More details have been revealed about how Polaris is planning to launch its innovative airless tyres for the public to experience and enjoy.
In effect, such a concept could make the concern among drivers that their car could suffer a flat tyre while taking part in a long road trip, especially over tricky road conditions, a thing of the past.
This is because Polaris’ unique tyre is designed with a honeycomb-style web of hexagon-shaped partitioned rubber, which acts as the product’s core and prevents it from collapsing no matter the terrain driven over.
Joaquin Salas, the business development representative of Polaris, also acknowledged to Fox News that the tyres are designed to offer a smoother ride over bumps in the road, as well as being quieter in operation when put in contrast to the specifications of a standard tyre.
"There is nowhere for the sound to pool, so there’s no humming or drumming like there is with a standard pneumatic tyre,” Mr Salas underlined to the news portal.
Motorists should not feel concerned that the airless tyres will be instantly recognisable when out on the road though, as industry experts have been reported by the Herald Sun as saying that the products will likely come complete with sidewalls and look just like a normal set of tyres to the naked eye.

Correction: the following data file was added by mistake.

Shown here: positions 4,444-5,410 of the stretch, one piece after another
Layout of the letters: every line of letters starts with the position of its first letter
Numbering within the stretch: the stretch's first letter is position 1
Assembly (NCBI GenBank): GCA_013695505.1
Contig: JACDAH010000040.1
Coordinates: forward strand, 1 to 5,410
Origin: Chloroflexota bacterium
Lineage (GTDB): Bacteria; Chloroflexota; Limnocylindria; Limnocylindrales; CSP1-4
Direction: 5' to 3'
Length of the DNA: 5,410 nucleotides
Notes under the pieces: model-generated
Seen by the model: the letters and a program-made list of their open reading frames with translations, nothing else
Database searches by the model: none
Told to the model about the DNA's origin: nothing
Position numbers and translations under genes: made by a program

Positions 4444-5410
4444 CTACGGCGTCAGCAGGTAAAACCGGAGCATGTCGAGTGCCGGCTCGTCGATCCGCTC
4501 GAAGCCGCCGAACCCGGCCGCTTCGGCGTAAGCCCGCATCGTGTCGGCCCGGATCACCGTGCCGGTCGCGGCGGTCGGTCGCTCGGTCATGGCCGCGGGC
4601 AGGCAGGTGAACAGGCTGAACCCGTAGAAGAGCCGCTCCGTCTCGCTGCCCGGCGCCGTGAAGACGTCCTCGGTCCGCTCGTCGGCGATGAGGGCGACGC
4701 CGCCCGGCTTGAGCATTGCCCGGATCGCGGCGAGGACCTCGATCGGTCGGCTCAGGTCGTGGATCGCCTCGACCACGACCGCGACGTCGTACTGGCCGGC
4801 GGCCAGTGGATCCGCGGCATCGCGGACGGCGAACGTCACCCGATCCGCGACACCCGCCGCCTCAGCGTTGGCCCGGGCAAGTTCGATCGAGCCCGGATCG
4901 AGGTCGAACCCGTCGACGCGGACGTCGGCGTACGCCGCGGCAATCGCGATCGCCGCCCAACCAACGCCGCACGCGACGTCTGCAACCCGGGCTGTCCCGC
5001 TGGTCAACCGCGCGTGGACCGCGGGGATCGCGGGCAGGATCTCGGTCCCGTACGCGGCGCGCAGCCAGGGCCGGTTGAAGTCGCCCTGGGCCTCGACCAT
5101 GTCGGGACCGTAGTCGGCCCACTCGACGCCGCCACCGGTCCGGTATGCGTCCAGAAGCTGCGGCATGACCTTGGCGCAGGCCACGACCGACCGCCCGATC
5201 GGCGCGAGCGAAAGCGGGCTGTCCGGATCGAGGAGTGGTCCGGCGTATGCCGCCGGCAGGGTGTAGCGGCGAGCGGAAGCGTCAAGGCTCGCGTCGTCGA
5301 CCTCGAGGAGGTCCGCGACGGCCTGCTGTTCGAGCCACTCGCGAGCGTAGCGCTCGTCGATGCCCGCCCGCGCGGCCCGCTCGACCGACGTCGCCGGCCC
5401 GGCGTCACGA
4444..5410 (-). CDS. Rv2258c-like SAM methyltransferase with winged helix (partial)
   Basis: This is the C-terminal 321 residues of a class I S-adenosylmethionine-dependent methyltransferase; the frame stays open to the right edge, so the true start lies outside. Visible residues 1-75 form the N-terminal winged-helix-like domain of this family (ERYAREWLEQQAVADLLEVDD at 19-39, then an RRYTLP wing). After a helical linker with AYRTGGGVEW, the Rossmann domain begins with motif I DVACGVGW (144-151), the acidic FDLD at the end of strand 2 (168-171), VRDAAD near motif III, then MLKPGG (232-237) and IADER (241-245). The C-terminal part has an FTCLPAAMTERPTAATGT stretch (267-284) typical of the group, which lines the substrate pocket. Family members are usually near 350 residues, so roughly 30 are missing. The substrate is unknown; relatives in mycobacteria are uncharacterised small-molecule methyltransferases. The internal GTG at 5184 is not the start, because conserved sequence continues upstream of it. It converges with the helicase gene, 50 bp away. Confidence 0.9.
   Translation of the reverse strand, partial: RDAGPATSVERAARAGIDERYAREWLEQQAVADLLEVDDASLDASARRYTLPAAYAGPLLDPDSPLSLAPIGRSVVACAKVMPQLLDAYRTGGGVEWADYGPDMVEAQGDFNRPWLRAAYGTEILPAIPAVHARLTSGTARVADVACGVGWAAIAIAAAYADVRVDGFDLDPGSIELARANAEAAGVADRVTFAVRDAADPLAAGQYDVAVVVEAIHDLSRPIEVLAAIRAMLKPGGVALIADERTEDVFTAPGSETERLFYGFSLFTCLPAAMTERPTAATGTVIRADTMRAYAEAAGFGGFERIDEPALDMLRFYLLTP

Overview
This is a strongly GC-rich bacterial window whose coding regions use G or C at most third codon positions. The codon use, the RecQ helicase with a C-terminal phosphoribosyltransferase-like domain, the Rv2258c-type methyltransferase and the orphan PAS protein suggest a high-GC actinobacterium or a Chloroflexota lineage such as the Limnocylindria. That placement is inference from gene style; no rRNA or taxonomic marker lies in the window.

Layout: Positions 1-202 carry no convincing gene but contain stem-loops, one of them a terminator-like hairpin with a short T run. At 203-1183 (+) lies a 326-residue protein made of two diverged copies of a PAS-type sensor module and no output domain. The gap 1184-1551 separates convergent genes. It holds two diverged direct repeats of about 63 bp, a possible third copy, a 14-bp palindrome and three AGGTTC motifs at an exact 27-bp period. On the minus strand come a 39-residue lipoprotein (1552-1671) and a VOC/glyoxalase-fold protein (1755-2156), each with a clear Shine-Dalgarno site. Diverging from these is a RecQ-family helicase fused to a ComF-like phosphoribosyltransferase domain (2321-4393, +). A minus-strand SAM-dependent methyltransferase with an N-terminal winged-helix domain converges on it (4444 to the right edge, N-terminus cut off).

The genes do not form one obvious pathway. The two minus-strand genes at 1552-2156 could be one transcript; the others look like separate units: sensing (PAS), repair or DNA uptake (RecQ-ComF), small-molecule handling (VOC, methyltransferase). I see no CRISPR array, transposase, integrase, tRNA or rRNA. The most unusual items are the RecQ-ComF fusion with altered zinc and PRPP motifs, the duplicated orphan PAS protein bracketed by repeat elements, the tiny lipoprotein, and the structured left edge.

On top of all of this, the airless tyres are effectively bulletproof and road-spike proof – two reasons why Resilient Technologies, the original developer of the products, initially designed the tyres for military and off-road buggy use.
Following its recent acquisition of Resilient Technologies though, Polaris became encouraged by the validation testing of the technology and began to pursue how the tyres could be made available for wider production in the near future.
Wisconsin inventor Ali Manesh, who was the original owner of Resilient Technologies, pointed out that one of the main reasons why he agreed to sell his business to Polaris is so that his firm’s airless tyres could finally enter the mass market.
"We developed the idea, had a design and proved that it worked. But we could not take it into full production," Mr Manesh pointed out to the Star Tribune newspaper.
"So Polaris took it from there. I am grateful because that is my baby. I am glad that somebody grew it."
The concept of airless tyres has been discussed on various occasions over the past decade, though the technology has never made its way to the public market to date.
In 2005, for example, well-known French tyre maker Michelin became the first company in the motoring industry to show off the idea of an airless tyre. A few years later in 2011, Japan manufacturer Bridgestone officially announced that it was looking into how to mass produce these state-of-the-art products.
However, Polaris, which is commonly known as being an American-based manufacturer of all-terrain vehicles, is confident that its acquisition of Resilient Technologies should mean that it will have airless tyres on the market ready to purchase by the end of next year.
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Posted by Danielle Barge